Wednesday, November 17, 2010

Chatting with UT Grad and "Old Spice Guy" Craig Allen

I've been meaning to write this post for a week. But it's that time of year... 26 days until our final critique and seven campaigns to finish (including one we haven't started) plus two other class projects.

Anyway, meeting Craig Allen (of Wieden+Kennedy) was awesome, guys! We were all kind of nervous to meet him but he was really unassuming and laid back and (obviously) funny. Plus, he broke the ice by playing his enviably hilarious reel, which included the Old Spice stuff and gems like:



And...



This was a more casual setting than when Rich Silverstein spoke at UT, so I didn't take a ton of notes. But, a few bits of advice for students that stuck out:
  • Ad folks work a ton of hours, even more so if you're in NYC. (Well known fact, but good to remember.)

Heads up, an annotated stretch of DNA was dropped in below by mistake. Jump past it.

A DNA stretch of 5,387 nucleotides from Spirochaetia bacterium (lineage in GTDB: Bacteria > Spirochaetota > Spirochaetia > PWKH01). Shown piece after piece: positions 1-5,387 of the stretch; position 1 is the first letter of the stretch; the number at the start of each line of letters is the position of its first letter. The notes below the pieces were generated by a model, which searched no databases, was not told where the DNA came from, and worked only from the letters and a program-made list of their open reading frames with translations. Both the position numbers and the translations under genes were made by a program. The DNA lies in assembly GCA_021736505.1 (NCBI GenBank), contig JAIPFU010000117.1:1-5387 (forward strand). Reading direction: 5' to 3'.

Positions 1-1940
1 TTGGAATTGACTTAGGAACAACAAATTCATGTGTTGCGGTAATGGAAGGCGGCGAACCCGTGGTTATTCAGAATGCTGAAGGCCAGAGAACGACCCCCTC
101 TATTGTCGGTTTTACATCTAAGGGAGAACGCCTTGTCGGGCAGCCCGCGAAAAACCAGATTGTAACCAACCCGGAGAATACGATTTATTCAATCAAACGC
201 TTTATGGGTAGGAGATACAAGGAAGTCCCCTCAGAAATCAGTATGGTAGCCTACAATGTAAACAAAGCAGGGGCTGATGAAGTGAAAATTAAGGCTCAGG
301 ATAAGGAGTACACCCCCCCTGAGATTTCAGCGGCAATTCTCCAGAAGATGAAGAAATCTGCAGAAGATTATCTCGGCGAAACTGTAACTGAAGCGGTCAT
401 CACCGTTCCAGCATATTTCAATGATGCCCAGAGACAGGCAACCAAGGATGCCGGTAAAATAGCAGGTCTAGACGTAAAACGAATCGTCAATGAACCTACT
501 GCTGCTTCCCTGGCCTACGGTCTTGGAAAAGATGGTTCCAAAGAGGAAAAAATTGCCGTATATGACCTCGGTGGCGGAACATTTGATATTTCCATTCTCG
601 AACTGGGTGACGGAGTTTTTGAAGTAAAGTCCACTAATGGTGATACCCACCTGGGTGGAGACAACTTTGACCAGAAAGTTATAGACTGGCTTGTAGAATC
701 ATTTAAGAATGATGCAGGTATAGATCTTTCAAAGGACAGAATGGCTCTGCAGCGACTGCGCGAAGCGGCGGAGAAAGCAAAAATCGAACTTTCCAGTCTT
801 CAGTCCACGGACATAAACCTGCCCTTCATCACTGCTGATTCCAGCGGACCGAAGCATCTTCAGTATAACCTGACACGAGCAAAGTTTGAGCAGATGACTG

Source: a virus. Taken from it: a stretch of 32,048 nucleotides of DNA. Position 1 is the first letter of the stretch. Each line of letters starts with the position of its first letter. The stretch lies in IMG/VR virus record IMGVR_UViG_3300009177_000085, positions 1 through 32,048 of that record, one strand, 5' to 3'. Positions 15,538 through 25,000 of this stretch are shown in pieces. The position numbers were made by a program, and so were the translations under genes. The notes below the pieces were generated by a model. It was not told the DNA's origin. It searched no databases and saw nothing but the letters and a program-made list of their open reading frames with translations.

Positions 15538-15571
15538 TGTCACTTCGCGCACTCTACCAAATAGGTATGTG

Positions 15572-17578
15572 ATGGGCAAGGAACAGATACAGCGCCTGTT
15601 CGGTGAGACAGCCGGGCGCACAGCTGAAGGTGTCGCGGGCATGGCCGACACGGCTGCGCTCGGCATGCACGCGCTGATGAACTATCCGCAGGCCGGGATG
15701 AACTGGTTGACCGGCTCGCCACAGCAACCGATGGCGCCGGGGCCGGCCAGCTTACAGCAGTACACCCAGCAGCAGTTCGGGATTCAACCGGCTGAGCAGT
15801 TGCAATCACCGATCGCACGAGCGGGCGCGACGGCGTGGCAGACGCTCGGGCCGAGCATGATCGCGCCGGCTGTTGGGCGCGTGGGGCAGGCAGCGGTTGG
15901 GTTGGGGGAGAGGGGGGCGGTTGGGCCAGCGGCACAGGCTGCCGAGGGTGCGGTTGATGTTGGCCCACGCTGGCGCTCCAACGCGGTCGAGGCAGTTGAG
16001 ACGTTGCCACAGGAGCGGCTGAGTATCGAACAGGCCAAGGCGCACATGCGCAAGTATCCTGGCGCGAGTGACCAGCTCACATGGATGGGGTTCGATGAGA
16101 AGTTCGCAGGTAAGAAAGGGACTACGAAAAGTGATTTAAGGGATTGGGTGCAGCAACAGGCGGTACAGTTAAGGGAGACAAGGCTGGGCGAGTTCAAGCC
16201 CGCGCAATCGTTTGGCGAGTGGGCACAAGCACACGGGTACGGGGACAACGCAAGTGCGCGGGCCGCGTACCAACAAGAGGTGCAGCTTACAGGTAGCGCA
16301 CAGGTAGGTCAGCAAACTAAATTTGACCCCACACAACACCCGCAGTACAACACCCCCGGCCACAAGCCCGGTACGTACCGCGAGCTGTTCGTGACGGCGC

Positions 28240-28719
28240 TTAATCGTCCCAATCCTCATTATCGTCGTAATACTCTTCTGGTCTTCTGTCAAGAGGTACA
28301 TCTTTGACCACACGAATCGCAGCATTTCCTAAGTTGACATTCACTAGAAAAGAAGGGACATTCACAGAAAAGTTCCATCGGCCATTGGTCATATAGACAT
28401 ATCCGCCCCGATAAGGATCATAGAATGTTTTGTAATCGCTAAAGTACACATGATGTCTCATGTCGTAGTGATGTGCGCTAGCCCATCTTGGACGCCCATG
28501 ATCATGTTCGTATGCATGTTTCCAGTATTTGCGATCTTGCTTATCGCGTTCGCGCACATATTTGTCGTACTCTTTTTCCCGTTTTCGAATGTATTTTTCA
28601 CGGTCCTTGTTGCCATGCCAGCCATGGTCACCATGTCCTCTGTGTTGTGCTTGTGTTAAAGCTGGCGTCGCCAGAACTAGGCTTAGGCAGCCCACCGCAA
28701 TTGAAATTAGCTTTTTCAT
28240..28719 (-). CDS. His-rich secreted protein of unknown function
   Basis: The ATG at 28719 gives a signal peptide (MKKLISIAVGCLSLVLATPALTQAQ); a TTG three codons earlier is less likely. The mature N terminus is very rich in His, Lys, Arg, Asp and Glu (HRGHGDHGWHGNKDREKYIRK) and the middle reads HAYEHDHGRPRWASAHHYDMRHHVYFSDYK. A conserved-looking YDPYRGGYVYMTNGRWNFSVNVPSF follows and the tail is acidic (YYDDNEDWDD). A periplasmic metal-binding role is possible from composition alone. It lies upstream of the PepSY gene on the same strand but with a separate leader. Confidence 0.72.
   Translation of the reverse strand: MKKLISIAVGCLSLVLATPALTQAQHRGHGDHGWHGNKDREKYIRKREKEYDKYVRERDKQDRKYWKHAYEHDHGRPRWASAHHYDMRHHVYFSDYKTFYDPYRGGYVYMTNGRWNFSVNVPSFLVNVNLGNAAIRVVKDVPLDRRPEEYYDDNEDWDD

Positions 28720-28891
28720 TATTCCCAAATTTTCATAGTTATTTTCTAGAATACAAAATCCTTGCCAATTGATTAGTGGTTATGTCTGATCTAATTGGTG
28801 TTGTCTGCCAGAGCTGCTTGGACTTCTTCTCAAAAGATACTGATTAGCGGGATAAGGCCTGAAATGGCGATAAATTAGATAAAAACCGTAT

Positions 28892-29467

• Don't put TV in your book. No one wants to read storyboards, and whatever you actually shoot will generally look crappy when compared to actual commercials with giant budgets and professional producers. You'll learn TV on the job, so don't sweat it now.
  • Work with people who make you better. 
  • Seek out not only the agencies you want to work for but also the creatives you'd like to work with. Sometimes there's someone doing great work at an agency you might not otherwise be into. 
  • Always ask for as much work as you can handle. Kick ass on whatever you're assigned, even if it's a crappy account. Pitch great ideas for the accounts you wish you were working on.